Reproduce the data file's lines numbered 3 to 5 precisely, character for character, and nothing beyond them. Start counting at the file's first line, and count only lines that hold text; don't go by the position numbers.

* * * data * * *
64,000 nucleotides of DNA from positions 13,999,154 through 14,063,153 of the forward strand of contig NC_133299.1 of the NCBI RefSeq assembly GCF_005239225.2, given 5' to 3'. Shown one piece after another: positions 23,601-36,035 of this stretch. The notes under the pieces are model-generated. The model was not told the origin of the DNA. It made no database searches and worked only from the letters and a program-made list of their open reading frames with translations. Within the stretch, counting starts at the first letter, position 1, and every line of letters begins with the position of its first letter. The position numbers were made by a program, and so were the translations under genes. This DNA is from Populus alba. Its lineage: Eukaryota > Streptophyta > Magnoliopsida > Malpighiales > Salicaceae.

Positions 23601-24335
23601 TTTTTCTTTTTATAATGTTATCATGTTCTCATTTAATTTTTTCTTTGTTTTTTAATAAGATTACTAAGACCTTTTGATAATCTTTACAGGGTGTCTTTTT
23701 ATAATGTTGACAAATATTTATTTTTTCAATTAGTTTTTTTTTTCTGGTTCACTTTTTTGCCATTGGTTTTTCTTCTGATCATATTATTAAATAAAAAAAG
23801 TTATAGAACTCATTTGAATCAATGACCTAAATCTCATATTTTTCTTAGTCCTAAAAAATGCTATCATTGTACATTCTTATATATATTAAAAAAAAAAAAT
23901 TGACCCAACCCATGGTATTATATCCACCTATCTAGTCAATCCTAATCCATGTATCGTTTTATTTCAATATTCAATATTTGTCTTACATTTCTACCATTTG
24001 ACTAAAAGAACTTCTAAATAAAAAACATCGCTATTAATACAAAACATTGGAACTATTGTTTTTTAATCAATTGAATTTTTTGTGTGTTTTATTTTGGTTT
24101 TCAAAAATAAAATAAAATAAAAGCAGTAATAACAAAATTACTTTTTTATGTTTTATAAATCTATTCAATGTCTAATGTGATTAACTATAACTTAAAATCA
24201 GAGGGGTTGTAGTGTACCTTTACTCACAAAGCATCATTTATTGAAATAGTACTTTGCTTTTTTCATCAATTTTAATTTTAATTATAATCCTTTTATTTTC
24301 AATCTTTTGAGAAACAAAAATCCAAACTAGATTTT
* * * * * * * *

23601 TTTTTCTTTTTATAATGTTATCATGTTCTCATTTAATTTTTTCTTTGTTTTTTAATAAGATTACTAAGACCTTTTGATAATCTTTACAGGGTGTCTTTTT
23701 ATAATGTTGACAAATATTTATTTTTTCAATTAGTTTTTTTTTTCTGGTTCACTTTTTTGCCATTGGTTTTTCTTCTGATCATATTATTAAATAAAAAAAG
23801 TTATAGAACTCATTTGAATCAATGACCTAAATCTCATATTTTTCTTAGTCCTAAAAAATGCTATCATTGTACATTCTTATATATATTAAAAAAAAAAAAT